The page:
According to a Gallup survey, people in Oregon are relatively happy where they are. The polling organization asked people whether they’d move to another state if given the chance, and only 24 percent of Oregonians said yes. A likely explanation is that most Oregonians are here by choice.

People are less likely to say they want to move in only three states — Montana, Hawaii and Maine, where 23 percent said they’d leave if they could. At 24 percent, Oregon is tied for second place with Texas and New Hampshire. In Connecticut (49 percent) and Illinois (50 percent), just about half the people wish they could live somewhere else.

According to the U.S. Census Bureau, 45.5 percent of people living in Oregon in 2010 were born in the state, a lower percentage than all but eight other states and the District of Columbia. All but one of the 10 states where people are most eager to leave have higher percentages of native-born residents — 67.1 percent in Illinois, for example. The exception is Nevada, where 43 percent said they’d move if they could but only 24.3 percent were born in the state. But Nevada is an outlier in more ways than one.

The correlation between mobility and contentment is no surprise. People’s most common reasons for moving are related to jobs or businesses — they’re attracted by opportunities, or forced to leave because of a lack of them. A state with a low percentage of native-born residents can be presumed to have a lot of people who believe they have improved their lives by moving. Others — retirees, for instance — arrive by choice, drawn by a state’s climate, scenery, culture or cost of living, and will continue to value the attributes they sought.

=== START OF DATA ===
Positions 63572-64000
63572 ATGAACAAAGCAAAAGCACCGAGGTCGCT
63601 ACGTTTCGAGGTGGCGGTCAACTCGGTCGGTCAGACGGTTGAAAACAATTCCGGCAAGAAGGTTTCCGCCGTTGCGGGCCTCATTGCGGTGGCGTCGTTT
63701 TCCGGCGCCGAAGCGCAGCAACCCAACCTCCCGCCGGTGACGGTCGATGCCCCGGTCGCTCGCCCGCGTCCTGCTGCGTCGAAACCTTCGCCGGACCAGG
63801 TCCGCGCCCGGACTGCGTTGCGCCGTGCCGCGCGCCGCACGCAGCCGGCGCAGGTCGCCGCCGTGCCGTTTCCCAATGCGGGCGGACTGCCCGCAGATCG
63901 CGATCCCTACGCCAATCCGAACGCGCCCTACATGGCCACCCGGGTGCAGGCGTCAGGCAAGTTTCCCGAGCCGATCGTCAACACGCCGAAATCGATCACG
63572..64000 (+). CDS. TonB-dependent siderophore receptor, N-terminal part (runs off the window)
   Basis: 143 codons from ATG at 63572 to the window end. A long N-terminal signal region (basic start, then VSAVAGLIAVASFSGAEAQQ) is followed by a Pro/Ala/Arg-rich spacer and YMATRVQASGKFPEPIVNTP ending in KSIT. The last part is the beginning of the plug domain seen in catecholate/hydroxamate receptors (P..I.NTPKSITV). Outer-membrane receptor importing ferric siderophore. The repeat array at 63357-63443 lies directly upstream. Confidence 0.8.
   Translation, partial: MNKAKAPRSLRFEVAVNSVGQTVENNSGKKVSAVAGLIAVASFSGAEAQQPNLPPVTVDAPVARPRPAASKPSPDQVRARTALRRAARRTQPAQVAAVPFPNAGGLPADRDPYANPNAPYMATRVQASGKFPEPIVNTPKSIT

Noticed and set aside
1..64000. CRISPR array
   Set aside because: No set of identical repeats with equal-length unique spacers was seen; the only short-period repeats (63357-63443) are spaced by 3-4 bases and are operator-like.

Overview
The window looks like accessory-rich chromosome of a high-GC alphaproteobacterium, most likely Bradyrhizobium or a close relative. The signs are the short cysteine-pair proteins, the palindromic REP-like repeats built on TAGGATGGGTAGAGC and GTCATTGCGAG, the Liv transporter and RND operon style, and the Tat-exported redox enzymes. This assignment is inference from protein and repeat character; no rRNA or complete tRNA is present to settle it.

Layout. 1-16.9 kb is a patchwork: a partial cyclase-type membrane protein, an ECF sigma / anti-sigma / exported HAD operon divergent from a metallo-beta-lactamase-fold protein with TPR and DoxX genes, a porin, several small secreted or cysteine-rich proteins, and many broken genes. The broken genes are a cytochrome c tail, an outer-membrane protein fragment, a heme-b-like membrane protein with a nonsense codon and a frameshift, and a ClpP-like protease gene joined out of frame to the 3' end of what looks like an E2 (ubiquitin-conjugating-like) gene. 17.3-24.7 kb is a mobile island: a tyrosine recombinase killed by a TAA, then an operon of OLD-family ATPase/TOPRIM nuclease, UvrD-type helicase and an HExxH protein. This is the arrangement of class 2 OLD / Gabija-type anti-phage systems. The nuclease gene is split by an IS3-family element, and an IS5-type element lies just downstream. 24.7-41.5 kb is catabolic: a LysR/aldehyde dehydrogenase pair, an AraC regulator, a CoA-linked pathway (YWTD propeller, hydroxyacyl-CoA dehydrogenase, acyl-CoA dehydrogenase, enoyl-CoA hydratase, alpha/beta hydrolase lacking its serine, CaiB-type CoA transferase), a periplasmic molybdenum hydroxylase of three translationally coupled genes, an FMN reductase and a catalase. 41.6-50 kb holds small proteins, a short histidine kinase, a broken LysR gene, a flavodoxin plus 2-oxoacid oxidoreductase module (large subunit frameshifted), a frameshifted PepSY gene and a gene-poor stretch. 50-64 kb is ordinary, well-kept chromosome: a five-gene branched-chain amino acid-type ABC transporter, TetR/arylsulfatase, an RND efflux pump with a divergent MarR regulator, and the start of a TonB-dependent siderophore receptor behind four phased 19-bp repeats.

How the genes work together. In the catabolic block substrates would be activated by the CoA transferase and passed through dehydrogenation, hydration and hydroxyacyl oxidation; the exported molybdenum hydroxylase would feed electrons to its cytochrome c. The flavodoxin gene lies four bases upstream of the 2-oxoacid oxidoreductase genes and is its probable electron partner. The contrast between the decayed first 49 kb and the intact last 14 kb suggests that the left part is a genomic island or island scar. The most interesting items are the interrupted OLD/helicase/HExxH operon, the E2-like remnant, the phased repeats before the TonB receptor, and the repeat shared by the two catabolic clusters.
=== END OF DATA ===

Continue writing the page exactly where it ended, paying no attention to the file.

A state with a high percentage of people who aren’t interested in leaving has an asset. These are people who will work to protect the qualities they appreciate, rather than seeking to leave them behind. That means they’re more likely to be engaged in public affairs, protective of the environment and concerned about their state’s future. Oregon is fortunate in having relatively few people who wish they were somewhere else.

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